Yeah, it’s more uniform, but this is also only half the screen area and there’s no curvature. Having seen the guts of these monitors, I can tell you that the diffusor plate is not just 1-3mm as in modern displays – that thing is almost 10mm in thickness. Total weight is over 9kg – that’s just shy of the BenQ’s 10.5kg. Moreover, this was a pretty high-end monitor in its day, not an Eizo, but also no filthy Acer. Just think about how long it took to reach (1920×1200) and finally overtake (2560×1440) the vertical resolution of this thing…and Lenovo is still selling bloody Thinkpads with 1366×768 default resolution (where’s the vomiting smiley when you need one?)
There are also long exposure shots just like above – 1/100s:
1/20s: (yup, messed up that one, was 1/30s with the BenQ)
Again, this is the BenQ at 1.0s exposure:
Doesn’t look too shabby, I think. The SIX friggen CCFLs of the P20 are clearly visible, causing light spots at the bottom and dark ones at the top, where they cannot illuminate right to the top. I’m fine with the performance of the EX3501R in that regard. Also, the bottom power LED is very dim, that’s a good thing to have. Maybe it can even be disable entirely.
One more thing: BenQ promises VESA mounting, but the stand isn’t attached with the usual four screws. So there has to be an adapter that is no included in the box – I will ask the seller to provide that, at least at a reasonable price. I read somewhere that BenQ doesn’t really sell them – if that is the case, I will have to wrap the thing up and return it. Until a better one comes around…just like I said in the introduction.
Oh, and if you wanted to know the price: It was a special and time-limited offer from notebooksbilliger.de – not for Black Friday or any of the American ideas of shopping hell. 700€ delivered.
Over at the overclock.net forums someone claims to have gotten a 650€ deal — can’t verify that, but given the street price of about 800€, that’s a bargain.
Bet there are people that have time to do a more in-depth video review about this monitor, but currently there are none (that I’m aware of) – so this is just a quick overview for anyone that thinks about getting one for themselves. If you got any questions – feel free to ask them below.
Thx! I have been looking for a review of this monitor. What is the ETA on the gaming test?
I’m not a full-blown gamer as you can tell by the shitty keyboard and the MX510 that I keep alive. I can only do some Path of Exile testing on that thing – and I already know I have a huge CPU bottleneck, as the P20 does cap at around the same FPS as the EX3501R does. But having a DP cable to do any performance tests would be a start…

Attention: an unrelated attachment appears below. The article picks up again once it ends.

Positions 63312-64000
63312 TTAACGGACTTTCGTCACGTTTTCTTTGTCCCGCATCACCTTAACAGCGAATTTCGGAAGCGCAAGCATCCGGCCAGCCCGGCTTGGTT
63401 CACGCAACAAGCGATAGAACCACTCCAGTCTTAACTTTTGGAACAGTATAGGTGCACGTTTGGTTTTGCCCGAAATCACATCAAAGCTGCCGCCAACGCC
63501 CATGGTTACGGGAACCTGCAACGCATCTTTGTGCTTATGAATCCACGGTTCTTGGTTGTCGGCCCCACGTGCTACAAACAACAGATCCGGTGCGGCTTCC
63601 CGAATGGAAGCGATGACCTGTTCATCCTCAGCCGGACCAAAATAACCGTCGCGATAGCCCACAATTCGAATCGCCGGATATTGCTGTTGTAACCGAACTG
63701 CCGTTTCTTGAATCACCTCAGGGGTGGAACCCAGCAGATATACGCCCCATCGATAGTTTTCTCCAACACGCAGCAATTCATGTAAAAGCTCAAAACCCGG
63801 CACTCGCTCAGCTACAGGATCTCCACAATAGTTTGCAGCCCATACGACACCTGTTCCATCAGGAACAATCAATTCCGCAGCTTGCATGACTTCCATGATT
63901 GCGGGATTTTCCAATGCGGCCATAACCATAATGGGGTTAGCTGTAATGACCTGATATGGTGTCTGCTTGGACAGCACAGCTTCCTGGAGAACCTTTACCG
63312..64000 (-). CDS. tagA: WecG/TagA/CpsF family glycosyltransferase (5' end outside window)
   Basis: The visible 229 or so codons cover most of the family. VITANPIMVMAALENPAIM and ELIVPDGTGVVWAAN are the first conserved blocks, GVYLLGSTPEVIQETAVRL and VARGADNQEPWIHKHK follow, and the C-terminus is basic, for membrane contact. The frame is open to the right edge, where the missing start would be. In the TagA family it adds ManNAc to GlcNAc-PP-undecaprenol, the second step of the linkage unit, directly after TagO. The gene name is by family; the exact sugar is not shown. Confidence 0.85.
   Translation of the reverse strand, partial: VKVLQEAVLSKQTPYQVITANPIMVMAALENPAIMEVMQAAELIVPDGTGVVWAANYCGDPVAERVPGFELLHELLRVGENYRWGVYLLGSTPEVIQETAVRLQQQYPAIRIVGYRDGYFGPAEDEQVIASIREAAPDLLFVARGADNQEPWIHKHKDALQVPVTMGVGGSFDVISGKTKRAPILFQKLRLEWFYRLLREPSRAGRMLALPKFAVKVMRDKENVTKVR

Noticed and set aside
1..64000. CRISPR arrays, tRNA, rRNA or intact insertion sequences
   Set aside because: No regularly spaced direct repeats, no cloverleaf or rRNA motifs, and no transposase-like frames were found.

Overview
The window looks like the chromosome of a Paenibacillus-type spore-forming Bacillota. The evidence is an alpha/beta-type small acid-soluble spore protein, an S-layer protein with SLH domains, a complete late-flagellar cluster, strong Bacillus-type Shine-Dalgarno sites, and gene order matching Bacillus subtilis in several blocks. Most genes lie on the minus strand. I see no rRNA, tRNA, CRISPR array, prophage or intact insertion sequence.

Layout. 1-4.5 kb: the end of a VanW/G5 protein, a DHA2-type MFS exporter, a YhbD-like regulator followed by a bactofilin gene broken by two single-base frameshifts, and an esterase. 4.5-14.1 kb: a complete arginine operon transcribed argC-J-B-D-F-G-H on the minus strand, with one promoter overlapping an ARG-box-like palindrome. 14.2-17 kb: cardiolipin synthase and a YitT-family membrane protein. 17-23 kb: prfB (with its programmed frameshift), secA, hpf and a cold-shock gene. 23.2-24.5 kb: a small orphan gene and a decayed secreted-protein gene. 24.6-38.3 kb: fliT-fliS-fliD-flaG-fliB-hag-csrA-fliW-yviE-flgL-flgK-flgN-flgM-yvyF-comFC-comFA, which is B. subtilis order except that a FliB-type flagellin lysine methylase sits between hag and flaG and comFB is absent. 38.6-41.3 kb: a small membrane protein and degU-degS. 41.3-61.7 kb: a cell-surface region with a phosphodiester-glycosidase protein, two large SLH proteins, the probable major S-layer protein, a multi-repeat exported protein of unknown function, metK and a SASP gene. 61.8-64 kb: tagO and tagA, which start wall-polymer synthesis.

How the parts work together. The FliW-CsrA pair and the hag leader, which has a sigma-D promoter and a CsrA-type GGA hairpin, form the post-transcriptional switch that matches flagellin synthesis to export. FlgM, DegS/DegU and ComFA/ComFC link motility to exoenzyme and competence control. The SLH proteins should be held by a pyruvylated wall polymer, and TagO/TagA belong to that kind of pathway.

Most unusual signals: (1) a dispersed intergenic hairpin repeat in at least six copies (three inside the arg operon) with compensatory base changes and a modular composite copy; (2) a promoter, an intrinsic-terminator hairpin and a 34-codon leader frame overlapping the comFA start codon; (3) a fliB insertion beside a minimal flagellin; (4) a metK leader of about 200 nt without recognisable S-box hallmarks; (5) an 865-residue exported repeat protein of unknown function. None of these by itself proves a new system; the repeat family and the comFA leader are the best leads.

But: I can do pixel response tests, there’s an oscilloscope on the bench next to it. I guess that’ll be interesting for you gaming folks as well!
Pixel response and ghosting test would me much appreciated. I had a MX510 myself. Sadly it died.
Ghosting test is already online and I’ve just added response time measurements. Nauseating, but perfectly explains the smearing in the dark areas of the images, while the lighter parts do not suffer that much from ghosting.
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For this much money a certain level of quality is expected and this monitor falls FAR short. I know 4 people that have bought this monitor and ALL have seen the same issues. First the monitor has a whine that emits when the brightness level of the monitor is turned below 40, the whine gets louder as the screen being displayed is brighter, a white page makes it scream. The funny thing is the whine is coming through the onboard speakers, turn them to zero and it gone. This shows poor build quality. While using Freesycn the monitor will have an intermittent flash, usually at the top of the screen. This is random with no predictable pattern. I have confirmed that this issue is not just on the Freesync but also the Gsync version of this monitor. The IPS glow on this monitor is the worst IPS glow I have seen on any monitor, it is well past IPS glow and into backlight bleed. For me and two others we added a 4th issue, the monitor would not go into standby mode when the system told it to turn off the display. Instead it would stay in active mode and do a fall back black(more grey due to the “IPS Glow”) with the monitor showing as being active. None of these are singularly a show stopping issue. However combined with tech support that is not helpful and a price of over $800 you have a recipe for disappointment. At this price a certain level of quality and support is and SHOULD be expected, Acer has missed both badly. Wanted to love this monitor but I am nothing but sad.
‘scuse me? Onboard speakers (yes, there is content-depending whine and some noise floor on the DP->3.5mm port)? IPS glow on a VA panel? Are we talking about the EX3501R or some other BenQ turd?
I think you’re commenting in the wrong thread. You’re referencing an Acer monitor with speakers. This is the BenQ EX3501R, which has no speakers
[…] but just like with the much more expensive “proper hardware” item from last year, the BenQ EX3501R that caused m u l t i p le revisits, I guess I found something worthy of in-depth reviewing. A […]